HAYES:  All right.  Evelyn Farkas and Doug Wise, thank you both.  Still ahead, the Kushner family business showcasing their proximity to the president in a pitch to wealthy Chinese investors.  All talks the reporter that broke that story ahead.  Plus, trying to defend the indefensible night Thing 1, Thing 2, next.


HAYES:  Thing 1 tonight, republican congressman, Raul Labrador has claimed that nobody dies because they don`t have health insurance.


UNIDENTIFIED FEMALE:  You are mandating people on Medicaid accept dying.  You are making a mandate that will kill people.

REP. RAUL LABRADOR, (R) IDAHO:  No one wants anybody to -- you know, that line is so indefensible.  Nobody dies because they don`t have access to health care.

UNIDENTIFIED FEMALE:  If you have ever been in an ER at three in the morning, explaining to a parent that their 2-year-old has leukemia and the first thing they ask is, "Will she live?"  And the second thing they ask is, "How can we pay for this if we don`t have insurance?" - it absolutely kills people.


HAYES:  Labrador posted Saturday in part, "ƒ_Ýone of my answers about health care wasn`t very elegantƒ_ÝIn the five-second clip the media is focusing on, I was trying to explain that all hospitals are required by law to treat patients in need of emergency careƒ_Ý"  Today PolitiFact graded Labrador`s claim, and subsequent explanation pans on fire.  The Washington post notes citing a 2009 setting 45,000 deaths annually ruling to lack of coverage that uninsured-working-aged Americans have a 40 percent higher risk of dying than their insured counterparts.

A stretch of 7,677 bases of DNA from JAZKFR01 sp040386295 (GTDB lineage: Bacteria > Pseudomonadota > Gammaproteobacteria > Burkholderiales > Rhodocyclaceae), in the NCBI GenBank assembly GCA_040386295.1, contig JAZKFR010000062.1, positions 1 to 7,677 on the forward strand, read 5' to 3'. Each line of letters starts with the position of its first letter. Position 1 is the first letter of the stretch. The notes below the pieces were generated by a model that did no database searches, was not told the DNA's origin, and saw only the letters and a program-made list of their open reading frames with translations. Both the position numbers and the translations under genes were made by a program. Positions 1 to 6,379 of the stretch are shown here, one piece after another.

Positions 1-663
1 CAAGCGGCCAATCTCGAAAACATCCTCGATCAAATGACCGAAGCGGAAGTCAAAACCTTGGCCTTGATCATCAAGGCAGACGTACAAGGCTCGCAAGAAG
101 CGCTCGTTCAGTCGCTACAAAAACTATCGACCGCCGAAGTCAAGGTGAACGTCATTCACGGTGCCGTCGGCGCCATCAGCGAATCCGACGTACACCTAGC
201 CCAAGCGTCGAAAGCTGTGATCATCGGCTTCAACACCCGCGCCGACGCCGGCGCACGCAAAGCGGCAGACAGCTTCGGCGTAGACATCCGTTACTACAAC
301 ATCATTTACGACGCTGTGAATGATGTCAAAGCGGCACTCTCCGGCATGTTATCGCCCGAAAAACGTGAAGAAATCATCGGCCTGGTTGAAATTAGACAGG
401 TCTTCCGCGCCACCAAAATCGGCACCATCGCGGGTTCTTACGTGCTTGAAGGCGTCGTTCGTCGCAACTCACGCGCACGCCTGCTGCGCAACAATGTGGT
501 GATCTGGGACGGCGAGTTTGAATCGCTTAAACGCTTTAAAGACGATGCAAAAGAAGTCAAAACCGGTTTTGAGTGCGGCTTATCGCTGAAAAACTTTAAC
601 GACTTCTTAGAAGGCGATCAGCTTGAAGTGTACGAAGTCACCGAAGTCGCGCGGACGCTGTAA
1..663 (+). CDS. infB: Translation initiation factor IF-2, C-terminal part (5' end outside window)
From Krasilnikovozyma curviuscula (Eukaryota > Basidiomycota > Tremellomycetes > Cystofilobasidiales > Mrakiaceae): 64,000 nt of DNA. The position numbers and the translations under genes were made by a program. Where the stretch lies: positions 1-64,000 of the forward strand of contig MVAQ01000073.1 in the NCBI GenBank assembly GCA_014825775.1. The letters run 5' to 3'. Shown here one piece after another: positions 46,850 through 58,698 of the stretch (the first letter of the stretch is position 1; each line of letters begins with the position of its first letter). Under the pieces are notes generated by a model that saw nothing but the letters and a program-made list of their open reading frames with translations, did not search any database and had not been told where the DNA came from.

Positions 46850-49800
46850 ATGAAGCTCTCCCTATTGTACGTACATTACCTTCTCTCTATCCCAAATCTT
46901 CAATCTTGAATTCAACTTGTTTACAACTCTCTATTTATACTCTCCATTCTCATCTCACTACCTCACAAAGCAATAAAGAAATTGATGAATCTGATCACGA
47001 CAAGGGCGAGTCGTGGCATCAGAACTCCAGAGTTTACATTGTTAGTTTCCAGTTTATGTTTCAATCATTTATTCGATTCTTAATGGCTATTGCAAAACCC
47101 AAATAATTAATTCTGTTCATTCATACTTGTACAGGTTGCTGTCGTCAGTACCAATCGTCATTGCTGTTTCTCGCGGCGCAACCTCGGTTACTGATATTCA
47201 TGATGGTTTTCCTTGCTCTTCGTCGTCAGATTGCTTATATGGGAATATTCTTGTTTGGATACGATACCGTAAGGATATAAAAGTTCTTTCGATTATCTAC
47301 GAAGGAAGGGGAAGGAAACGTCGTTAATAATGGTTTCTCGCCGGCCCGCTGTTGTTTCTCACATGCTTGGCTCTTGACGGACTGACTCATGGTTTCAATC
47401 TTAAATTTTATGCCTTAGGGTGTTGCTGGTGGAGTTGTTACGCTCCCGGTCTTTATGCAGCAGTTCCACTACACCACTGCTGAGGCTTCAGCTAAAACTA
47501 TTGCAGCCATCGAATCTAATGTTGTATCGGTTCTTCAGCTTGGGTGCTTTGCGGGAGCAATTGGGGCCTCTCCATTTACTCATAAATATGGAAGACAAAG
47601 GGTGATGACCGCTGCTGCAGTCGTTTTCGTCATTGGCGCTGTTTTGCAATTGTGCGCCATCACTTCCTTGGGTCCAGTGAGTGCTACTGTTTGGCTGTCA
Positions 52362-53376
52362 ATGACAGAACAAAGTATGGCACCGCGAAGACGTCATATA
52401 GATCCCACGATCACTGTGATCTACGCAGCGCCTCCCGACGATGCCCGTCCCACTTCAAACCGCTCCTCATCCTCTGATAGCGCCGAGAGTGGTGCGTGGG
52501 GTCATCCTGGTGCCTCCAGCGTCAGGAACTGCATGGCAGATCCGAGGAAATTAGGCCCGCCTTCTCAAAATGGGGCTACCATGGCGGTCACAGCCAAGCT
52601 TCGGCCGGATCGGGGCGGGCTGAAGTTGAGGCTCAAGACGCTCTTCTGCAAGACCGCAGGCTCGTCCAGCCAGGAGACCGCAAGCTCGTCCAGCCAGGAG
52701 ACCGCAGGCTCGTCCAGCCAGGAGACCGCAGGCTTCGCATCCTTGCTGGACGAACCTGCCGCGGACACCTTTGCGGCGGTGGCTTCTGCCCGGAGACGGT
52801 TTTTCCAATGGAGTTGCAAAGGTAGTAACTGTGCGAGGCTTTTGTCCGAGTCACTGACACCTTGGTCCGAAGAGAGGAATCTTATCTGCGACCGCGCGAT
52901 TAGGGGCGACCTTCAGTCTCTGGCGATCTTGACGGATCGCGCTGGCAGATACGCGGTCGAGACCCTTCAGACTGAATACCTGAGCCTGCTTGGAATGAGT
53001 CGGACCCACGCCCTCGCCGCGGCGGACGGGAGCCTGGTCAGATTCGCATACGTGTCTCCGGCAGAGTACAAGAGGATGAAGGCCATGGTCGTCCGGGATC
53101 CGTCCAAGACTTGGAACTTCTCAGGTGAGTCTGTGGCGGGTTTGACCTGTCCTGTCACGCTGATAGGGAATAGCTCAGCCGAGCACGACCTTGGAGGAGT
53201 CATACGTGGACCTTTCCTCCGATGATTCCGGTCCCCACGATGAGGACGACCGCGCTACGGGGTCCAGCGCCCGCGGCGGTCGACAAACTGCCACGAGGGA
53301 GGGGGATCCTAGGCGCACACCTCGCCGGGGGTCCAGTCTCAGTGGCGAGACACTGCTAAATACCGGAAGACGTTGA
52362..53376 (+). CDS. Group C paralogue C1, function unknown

That talking point about emergency rooms has been around for a while but now, republicans are trying a new strategy to defend Trumpcare.  Blatantly lying about what the bill actually does at Thing 2 in 60 seconds.


HAYES:  Here is one clue that you sent a bad tweet.  It`s called the Death Ratio.  For instance, 450 people replied to it and just 54 like it.  That tweet is from House Majority whip Steve Scalise today defending Trumpcare saying, "nobody can be charged more than anybody else." That`s patently false.  Bald-faced lie.  As Brian Butler (ph) writes, "That is the complete inverse of the truth," because the bill, the house U.P. just passed specifically allows for waivers to let insurers charge sick people more than healthy people, but that just one of several (INAUDIBLE) falsehoods republicans are using to defend Trumpcare including this on Medicaid.